I have only worked in a skin clinic this year and don’t, as yet, have a regular patient base and am not confident that patients will necessarily return. It make it more important to get it right first time.
    If there is doubt a shave biopsy is quick and easy to do at the time of consultation. Patients don’t generally take exception to removal of a benign lesion.

  7. Further excision for definitive treatment of SSM to secure 5mm margins is required. Follow up 6 monthly thereafter.

  8. Sorry for the delay in responding – I have been travelling and had website access problems, until today. Well, the image, taken 2 years later clearly shows changes doesn’t it. So, biopsy is mandatory now. It doesn’t matter what technique we use to biopsy, so long as we remove the whole (pigmented) lesion. I tend to use a deep shave biopsy myself, but only when the lesion is fairly small and definitely flat. I make sure I remove the whole lesion that way. As Albert says – definitive treatment is now 5mm margins (and same depth).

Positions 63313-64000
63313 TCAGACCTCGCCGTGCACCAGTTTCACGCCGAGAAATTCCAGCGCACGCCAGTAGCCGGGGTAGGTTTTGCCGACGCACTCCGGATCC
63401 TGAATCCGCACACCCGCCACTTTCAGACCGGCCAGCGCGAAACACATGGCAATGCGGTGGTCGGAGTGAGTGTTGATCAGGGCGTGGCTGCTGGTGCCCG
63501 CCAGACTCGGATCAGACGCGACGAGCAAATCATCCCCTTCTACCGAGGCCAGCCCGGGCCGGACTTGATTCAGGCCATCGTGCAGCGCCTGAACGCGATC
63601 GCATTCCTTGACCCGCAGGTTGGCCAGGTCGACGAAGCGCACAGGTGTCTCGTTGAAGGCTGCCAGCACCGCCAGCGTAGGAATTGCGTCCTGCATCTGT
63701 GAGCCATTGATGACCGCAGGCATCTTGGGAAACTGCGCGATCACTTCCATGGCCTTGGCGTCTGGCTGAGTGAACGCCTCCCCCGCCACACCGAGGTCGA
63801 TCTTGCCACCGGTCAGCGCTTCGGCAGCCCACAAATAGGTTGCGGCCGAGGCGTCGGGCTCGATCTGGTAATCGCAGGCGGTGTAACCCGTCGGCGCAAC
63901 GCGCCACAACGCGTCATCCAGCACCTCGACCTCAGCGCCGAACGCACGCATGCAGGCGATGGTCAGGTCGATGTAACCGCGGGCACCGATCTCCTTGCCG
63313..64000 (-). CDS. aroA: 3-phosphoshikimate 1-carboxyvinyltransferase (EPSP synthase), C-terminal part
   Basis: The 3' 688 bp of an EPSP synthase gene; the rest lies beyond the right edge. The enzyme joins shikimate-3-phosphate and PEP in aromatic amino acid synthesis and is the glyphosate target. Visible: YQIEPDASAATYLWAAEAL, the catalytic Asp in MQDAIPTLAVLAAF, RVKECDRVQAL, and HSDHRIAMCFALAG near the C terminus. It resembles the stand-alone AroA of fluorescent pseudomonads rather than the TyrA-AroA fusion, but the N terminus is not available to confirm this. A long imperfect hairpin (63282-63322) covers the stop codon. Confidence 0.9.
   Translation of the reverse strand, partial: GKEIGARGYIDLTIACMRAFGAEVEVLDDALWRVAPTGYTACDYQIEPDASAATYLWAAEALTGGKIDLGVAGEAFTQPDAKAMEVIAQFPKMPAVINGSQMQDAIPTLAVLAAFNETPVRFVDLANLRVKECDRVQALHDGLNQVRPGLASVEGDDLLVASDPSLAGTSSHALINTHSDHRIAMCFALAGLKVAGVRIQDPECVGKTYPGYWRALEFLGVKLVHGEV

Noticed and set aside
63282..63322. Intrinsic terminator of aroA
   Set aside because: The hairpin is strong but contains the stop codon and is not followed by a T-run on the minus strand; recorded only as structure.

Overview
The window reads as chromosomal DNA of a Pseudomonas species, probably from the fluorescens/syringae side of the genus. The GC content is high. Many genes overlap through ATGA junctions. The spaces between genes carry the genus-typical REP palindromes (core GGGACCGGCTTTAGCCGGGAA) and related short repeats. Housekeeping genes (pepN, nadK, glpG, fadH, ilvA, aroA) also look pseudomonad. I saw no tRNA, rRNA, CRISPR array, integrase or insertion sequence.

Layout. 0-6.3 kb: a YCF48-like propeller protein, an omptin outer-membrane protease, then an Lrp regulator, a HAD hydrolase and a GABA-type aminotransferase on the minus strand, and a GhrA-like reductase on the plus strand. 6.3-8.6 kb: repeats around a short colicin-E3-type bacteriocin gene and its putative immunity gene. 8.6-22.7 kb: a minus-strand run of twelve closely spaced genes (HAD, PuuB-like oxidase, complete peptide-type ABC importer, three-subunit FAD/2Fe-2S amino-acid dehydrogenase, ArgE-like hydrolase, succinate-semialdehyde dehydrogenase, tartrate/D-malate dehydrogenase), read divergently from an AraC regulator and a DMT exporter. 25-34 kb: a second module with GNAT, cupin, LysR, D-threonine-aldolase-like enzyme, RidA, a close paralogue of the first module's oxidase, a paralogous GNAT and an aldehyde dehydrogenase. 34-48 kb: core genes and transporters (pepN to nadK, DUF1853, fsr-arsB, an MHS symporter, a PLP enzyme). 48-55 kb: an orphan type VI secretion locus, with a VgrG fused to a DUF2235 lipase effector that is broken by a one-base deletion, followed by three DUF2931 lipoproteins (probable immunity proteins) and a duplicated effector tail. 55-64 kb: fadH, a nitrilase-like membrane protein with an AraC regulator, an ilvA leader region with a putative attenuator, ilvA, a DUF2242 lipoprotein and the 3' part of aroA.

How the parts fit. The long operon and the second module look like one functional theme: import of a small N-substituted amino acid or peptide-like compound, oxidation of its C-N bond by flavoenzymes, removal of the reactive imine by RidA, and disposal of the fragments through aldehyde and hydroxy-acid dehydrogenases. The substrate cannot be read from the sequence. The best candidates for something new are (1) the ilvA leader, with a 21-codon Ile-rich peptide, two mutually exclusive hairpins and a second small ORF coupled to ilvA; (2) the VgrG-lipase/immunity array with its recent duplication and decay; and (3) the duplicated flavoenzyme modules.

A final word about monitoring. This case, I think shows, why “formal monitoring”, that is – making an explicit decision to not act on a “suspicious lesion” is risky. Patients often don’t come back. Of course, we must NEVER monitor a raised lesion – not might be a nodular melanoma. So, personally, I just don’t monitor – if I have doubts, I biopsy. Thanks for all the input. Great case!

  9. For me comparing between the first and the last dermatoscope, there is however changes, as it shows chaos with clues to polymorphic vessels and thick line reticular and a bit grey central area, some regression on the left side. I would be keen to know the biopsy reading.